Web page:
gms | German Medical Science

G-I-N Conference 2012

Guidelines International Network

22.08 - 25.08.2012, Berlin

Impact of different approaches to development and updating of perinatal clinical practice guidelines

Meeting Abstract

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  • P. Middleton - ARCH, Robinson Institute, The University of Adelaide, Adelaide, Australia
  • C. Crowther - ARCH, Robinson Institute, The University of Adelaide, Adelaide, Australia

Guidelines International Network. G-I-N Conference 2012. Berlin, 22.-25.08.2012. Düsseldorf: German Medical Science GMS Publishing House; 2012. DocP192

DOI: 10.3205/12gin304, URN: urn:nbn:de:0183-12gin3046

Published: July 10, 2012

© 2012 Middleton et al.
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Outline

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Introduction: There can be substantial differences in the scope, methods and recommendations of clinical practice guidelines (CPGs) on similar topics, including perinatal CPGs.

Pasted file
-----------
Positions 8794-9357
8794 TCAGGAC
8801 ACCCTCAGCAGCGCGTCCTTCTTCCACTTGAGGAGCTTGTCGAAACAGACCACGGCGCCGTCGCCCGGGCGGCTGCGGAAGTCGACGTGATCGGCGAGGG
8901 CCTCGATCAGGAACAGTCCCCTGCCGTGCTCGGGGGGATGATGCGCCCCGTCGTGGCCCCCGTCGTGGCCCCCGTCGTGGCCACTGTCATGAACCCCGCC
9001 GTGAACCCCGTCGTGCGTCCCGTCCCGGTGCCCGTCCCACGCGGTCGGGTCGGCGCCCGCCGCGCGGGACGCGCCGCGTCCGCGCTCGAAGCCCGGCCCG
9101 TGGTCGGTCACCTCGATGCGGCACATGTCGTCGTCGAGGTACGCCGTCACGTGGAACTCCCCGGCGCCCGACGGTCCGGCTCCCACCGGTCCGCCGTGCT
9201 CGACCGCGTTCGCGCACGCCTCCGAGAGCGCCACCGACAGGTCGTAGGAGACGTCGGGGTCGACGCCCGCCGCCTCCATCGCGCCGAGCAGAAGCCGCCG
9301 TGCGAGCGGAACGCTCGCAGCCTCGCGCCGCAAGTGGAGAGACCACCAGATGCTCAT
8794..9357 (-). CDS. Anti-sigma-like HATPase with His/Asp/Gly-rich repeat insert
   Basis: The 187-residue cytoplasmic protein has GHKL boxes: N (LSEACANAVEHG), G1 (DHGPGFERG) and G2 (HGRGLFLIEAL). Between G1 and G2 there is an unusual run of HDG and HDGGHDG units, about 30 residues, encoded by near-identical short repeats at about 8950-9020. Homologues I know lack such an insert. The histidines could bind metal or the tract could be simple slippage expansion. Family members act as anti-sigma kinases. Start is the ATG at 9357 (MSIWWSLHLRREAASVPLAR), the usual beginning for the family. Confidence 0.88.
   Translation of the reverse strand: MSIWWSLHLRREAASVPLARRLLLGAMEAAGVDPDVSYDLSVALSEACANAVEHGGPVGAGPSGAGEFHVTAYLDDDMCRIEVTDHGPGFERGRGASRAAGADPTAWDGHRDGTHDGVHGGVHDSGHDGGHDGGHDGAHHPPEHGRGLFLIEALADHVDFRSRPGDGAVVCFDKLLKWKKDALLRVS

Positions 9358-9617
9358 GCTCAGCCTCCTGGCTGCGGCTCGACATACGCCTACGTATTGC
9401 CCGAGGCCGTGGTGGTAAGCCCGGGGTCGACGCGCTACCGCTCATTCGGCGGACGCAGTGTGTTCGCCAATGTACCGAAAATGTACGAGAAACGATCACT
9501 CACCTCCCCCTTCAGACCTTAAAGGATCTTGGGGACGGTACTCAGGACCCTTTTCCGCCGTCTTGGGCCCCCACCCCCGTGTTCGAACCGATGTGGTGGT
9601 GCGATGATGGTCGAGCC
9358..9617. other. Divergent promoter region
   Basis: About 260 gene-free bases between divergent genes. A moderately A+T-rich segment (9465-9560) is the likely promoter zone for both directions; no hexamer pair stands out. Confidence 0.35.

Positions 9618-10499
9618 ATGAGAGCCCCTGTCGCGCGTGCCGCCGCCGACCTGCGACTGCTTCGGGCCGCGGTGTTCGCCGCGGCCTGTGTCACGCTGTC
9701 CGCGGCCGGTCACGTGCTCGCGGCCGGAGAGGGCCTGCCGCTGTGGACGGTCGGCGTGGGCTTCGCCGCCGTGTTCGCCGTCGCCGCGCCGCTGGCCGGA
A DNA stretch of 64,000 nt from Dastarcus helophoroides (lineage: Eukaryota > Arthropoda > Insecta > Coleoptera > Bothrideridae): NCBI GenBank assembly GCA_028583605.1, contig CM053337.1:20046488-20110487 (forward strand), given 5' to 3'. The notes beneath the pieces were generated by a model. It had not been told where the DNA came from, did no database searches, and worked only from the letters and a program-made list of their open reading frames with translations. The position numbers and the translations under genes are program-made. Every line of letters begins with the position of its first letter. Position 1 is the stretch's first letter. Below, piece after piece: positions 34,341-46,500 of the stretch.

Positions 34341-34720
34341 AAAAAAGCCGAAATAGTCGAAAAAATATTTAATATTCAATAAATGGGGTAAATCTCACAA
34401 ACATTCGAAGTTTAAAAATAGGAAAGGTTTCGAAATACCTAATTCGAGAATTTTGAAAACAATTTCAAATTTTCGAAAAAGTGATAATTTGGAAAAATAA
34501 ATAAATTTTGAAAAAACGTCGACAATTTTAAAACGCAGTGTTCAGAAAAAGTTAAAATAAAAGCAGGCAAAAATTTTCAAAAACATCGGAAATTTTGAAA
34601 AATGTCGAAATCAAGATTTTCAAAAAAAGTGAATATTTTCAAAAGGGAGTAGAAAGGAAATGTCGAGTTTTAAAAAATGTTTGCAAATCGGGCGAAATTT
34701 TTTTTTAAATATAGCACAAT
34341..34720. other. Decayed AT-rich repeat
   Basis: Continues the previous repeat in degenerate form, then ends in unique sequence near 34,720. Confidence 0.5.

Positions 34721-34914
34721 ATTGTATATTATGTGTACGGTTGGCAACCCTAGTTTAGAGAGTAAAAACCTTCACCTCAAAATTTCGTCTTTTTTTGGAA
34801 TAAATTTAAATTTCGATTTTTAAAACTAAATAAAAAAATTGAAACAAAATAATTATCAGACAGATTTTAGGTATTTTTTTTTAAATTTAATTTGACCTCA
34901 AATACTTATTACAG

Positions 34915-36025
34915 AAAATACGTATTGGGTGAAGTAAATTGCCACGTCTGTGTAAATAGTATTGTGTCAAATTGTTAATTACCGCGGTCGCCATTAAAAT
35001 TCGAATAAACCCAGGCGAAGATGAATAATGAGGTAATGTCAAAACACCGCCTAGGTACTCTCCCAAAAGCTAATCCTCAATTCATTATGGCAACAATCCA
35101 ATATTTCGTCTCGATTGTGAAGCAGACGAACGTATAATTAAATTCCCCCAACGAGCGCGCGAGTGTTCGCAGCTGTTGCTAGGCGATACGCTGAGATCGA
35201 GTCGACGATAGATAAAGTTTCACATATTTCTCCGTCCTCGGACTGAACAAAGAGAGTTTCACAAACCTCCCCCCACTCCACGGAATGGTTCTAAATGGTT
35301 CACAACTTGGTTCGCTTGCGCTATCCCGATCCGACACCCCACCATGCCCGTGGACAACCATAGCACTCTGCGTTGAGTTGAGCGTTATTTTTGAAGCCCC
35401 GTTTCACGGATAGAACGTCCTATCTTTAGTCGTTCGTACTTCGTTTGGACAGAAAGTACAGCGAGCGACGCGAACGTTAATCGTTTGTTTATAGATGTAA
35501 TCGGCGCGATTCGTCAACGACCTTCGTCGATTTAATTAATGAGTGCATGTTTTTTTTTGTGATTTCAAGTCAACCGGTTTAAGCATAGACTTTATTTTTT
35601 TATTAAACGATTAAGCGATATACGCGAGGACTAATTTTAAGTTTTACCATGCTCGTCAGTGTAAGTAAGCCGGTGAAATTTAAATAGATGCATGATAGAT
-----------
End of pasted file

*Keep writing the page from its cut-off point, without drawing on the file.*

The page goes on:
Objective: To compare the scope, use of evidence (particularly Cochrane reviews) and updating methods of 140 perinatal CPGs listed as current at the end of 2011.

Methods: We extracted updating methods, currency, use of Cochrane reviews from 9 WHO and 11 NICE clinical practice guidelines; 50 Royal College of Obstetricians and Gynecologists’ (RCOG) Greentop Guides and 70 American College of Obstetrics and Gynecology (ACOG) Practice Bulletins; and compared the content of similar recommendations between CPGs.

Results: Typical number of total references used per CPG ranged from under 100 for ACOG and RCOG, 30–200 for WHO and 100–1655 for NICE. ACOG had a median 10 recommendations per guideline, median 15 for RCOG, WHO ranged from 1–23; and NICE typically had over 100 recommendations per CPG. Updating methods ranged from affirmation without including new content (some ACOG); archiving and referring to NICE CPGs (some RCOG) and complete updating (some NICE). One quarter of CPGs had not been updated in the last five years. Cochrane reviews usually made up less than 10% of all CPG references. Differences in recommendations between CPGs on similar topics include hypertension in pregnancy, induction of labour and diabetes in pregnancy.

Conclusions: Perinatal CPGs frequently differ in their approach and methods. This sometimes manifests as different recommendations on similar topics, due to differences in scope, currency, updating methods, and ways that sources of evidence were used.